Mount Ne

     I sit in an ampitheatre and listen to you
     Hearing you clearly through an acoustic trick
     You are standing fifty feet away and murmuring
     I’d rather not hear it because you are drunk and
     saying we should go our separate ways
     drunk is honest the old saying saws at my
     psychic teeth and sets me on edge the edge
     of my crumbling concrete seat this old
     circular Greek-looking ampitheatre in
     Mont Ne where we have come to be
     dismayed or amazed or maybe razed like
     a building served its use its time no longer
     wanted wasting space and facing
     demolition. Is that us? We were built in
     frenzy and much applause and cornerstoned
     with a time capsule that is past its
     due date? Is that it? Did just time run out?
     Where is timelessness? Did theories
     change? Where have I been in the mean
     time, the golden mean of the ideal? WTF?
     Mont Ne has a history, like us, of failure.
     It was built with hope and crazy polarity
     and dreams. And now the ruins offer
     some solace, some mystery still, can’t we
     make do with that you know like the
     Aztec Pyramids? This place had splendor
     once now splintered by time HEY! I yell
     to hear the echo and a crane rises slowly
     like a C-130 overloaded, from the water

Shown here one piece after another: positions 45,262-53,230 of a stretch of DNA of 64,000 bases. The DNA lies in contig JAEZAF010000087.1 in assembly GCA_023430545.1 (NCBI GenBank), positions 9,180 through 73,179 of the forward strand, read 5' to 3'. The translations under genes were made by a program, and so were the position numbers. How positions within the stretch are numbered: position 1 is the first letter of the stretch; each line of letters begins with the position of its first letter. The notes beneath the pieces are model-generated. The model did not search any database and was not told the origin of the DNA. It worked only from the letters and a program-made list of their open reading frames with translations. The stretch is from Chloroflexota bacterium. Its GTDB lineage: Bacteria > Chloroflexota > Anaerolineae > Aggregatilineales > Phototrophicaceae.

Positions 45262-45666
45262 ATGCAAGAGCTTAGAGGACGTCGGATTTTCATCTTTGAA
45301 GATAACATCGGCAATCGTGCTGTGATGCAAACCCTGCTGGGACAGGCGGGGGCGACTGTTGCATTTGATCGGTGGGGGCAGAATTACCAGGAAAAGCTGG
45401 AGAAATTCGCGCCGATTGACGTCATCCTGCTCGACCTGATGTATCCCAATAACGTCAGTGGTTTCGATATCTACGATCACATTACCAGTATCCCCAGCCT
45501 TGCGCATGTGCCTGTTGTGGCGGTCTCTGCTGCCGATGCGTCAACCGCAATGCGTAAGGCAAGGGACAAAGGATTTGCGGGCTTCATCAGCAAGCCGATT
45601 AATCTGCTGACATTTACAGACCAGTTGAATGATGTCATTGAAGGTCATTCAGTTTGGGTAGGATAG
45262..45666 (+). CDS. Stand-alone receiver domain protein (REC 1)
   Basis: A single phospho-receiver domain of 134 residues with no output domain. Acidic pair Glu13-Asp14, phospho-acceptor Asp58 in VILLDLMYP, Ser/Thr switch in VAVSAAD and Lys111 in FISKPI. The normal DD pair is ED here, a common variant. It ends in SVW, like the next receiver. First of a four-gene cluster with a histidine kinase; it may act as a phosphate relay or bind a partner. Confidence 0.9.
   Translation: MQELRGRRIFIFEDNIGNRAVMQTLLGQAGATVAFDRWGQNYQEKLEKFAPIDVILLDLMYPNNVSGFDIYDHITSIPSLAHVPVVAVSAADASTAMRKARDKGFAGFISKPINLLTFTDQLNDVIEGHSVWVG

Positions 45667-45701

they sank Mont Ne in like Atlantis or Mu
     obliterating the canals and tracks and
     ruins of the great lodge the dreams of
     that man not quite covered by time and
     flood and rerouted rivers. Maybe my
     dreams will rise like a heavier than air
     crane over the fingers of dead trees.


Stork Still Crane

     Ninety-five in the shade
     The crane stands stork still
     no breeze ripples her mirror
     of deadly cyan and clouds
     I whistle the dogs back softly
     no need to force her up to
     shift and seek another pond,
     struggle and scuffle herself
     into the air lift that density
     against gravity until her
     glide and symmetry take
     my breath and she floats
     over the ridge and lights like
     breath itself at first light as
     souls alight and disappear
     with few traces we squint to
     see I retrace steps she turns
     her swordbill just a bit and
     scythes downward into the
     simmer breaking glass and
     water, a panfish captured
     gone in a flash and she is
     still again eggs hidden and
     I back away slowly turn to
     see my dogs waiting,
     honoring my point
     my stealth, my bated
     circumspection my
     very breath held
     like smoke.


Guinotte Wise fixed his soffits with money from his short story collection Night Train, Cold Beer (Pecan Grove Press, 2013). His other books are available at Amazon and B&N. His stories, essays and poems have appeared in numerous literary reviews including Atticus, the MacGuffin, Shotgun Honey, and Best New Writers Anthology 2015. He lives in Resume Speed, Kansas; his wife has an honest job in the city, and drives 100 miles a day to keep it.
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